Trade and Investment

Negotiations on Investment Facilitation at the WTO gain support at Davos

The World Trade Organization (WTO) headquarters are pictured in Geneva, Switzerland, July 26, 2018.

Image: REUTERS/Denis Balibouse

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Trade and Investment

This article is part of: World Economic Forum Annual Meeting

Ministers at Davos announced negotiations between 99 economies on a new international framework on investment facilitation for development at the World Trade Organization (WTO), with the strong support of business and other key stakeholders. The framework is aimed at making it easier for investment to flow between economies while increasing its development impact.

This initiative has been gradually gaining momentum. It began in May 2017, when ten economies created the Friends of Investment Facilitation for Development to start informal dialogue. This was followed in December 2017 by 70 economies issuing a Joint Ministerial Statement calling for structured discussions to identify and develop the elements of a possible framework. Two years later, in November 2019, 98 economies issued a new Joint Ministerial Statement committing to intensifying this work. Governments have moved the talks forward at a careful pace so as to consult domestic stakeholders and better understand the issues.

Business leaders, government officials, civil society and academics gathered to discuss these developments at the World Economic Forum’s Annual Meeting 2020 in Davos, releasing the following message.

Attaining the Sustainable Development Goals (SDGs) is a commitment of business, civil society, and government. Investment flows can support the achievement of the SDGs by bringing capital, employment, export opportunities, greater consumer choice, advanced technologies, managerial know-how, and overall economic growth.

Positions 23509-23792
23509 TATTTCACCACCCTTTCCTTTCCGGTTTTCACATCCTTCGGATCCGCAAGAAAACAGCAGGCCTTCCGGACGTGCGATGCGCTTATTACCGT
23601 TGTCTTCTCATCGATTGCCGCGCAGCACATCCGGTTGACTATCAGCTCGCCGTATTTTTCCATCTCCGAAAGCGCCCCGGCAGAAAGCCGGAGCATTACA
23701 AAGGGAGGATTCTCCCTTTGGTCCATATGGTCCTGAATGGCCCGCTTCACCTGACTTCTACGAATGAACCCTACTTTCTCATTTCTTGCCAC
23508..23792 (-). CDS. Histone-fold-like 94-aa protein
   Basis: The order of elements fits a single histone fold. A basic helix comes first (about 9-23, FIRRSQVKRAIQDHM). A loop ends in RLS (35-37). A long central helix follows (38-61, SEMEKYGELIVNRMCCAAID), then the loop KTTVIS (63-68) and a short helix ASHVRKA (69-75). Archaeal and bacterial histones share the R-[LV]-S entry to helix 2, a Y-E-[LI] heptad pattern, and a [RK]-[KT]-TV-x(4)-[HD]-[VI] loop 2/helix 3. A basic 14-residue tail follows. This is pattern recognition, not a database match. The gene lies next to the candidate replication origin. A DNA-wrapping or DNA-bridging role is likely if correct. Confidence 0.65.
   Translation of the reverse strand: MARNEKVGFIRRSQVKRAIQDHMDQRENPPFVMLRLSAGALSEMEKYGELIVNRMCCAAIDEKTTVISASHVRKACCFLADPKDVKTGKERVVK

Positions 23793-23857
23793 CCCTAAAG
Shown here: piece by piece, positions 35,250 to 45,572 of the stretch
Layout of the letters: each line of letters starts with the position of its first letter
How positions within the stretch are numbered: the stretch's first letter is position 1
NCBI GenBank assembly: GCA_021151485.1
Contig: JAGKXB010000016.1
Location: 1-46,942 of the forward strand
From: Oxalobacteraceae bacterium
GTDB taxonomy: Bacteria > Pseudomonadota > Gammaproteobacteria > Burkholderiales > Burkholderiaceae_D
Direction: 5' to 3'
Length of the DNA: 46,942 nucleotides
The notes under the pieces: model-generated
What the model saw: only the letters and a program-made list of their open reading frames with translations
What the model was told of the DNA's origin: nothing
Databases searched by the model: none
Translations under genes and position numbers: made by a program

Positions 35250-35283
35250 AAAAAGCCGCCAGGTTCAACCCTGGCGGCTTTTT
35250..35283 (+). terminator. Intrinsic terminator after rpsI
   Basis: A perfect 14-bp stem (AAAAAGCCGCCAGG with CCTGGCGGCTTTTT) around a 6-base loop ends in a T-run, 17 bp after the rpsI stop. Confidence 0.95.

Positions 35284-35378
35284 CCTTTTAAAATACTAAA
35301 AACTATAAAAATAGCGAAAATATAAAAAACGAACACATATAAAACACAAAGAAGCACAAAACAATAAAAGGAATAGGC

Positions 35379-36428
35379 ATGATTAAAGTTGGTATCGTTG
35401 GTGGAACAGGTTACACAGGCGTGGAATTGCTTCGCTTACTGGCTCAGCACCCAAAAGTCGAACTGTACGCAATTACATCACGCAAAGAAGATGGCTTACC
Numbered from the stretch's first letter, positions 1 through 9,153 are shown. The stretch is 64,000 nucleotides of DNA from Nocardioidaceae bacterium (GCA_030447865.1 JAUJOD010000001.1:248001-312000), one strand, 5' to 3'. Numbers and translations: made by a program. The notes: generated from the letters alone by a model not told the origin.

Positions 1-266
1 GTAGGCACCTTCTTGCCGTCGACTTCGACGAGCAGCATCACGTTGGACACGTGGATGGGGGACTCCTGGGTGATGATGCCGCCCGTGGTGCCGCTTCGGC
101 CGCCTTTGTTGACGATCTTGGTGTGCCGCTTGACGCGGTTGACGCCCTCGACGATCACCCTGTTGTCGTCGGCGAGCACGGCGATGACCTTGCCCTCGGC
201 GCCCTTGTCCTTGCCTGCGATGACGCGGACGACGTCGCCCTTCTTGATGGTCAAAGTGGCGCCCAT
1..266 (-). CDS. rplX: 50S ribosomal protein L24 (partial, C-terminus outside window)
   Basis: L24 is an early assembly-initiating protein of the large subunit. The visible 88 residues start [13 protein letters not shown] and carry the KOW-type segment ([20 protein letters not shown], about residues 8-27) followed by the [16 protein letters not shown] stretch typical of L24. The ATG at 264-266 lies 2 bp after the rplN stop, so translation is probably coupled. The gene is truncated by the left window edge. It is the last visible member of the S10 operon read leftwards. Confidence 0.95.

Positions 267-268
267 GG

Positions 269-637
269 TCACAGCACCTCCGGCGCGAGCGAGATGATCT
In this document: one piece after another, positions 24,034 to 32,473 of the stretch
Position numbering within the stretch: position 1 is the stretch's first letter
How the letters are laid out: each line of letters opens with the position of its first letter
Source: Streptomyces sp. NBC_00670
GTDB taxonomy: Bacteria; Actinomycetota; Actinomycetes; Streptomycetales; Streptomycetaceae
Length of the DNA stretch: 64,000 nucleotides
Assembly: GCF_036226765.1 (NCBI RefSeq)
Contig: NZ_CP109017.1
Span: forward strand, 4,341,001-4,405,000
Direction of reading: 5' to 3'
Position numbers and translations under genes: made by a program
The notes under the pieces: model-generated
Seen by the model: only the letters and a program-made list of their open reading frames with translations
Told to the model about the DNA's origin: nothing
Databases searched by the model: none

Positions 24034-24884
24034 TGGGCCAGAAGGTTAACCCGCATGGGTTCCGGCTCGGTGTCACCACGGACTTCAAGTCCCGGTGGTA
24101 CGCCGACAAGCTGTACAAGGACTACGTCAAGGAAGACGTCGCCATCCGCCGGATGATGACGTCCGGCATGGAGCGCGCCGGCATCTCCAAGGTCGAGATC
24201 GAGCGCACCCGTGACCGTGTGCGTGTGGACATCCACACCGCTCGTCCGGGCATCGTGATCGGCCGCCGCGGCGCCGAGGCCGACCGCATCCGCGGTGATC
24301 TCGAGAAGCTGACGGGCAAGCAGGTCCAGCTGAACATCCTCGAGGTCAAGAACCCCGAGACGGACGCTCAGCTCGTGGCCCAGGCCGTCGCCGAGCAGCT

Important measures to facilitate investment include increased transparency on policies and regulations, streamlined administrative and procedural requirements, sharing of best practices, and coordination between actors to ensure policies and regulations are implemented efficiently and effectively. Facilitation measures can also provide firms with aftercare support so that investments are retained. Importantly, investment facilitation can help advance an economy’s development objectives.

There is growing momentum globally for cooperation to facilitate investment – particularly to drive growth in developing economies. Such cooperation would build on past international efforts to facilitate trade and seek to extend those benefits to investment, especially as trade and investment are increasingly two sides of the same coin.

We urge moving forward with the investment facilitation for development initiative at the WTO to increase both investment flows and their contribution to sustainable development.

With this strong endorsement, Ministers then met in Davos to announce moving to a negotiating mode to reach an agreement. At a meeting chaired by Chile as the coordinator of this process at the WTO, Ministers confirmed that such a framework is seen as an important step to update and strengthen the multilateral rules-based system and make it more responsive to the present-day needs of governments and business.

Ministers re-affirmed their commitment to work towards a concrete outcome on investment facilitation by the WTO’s 12th Ministerial Conference in Nursultan, Kazakhstan. They welcomed continued input from business and other stakeholders to ensure that the content of the framework is as useful as possible both to increase investment flows and their development impact.

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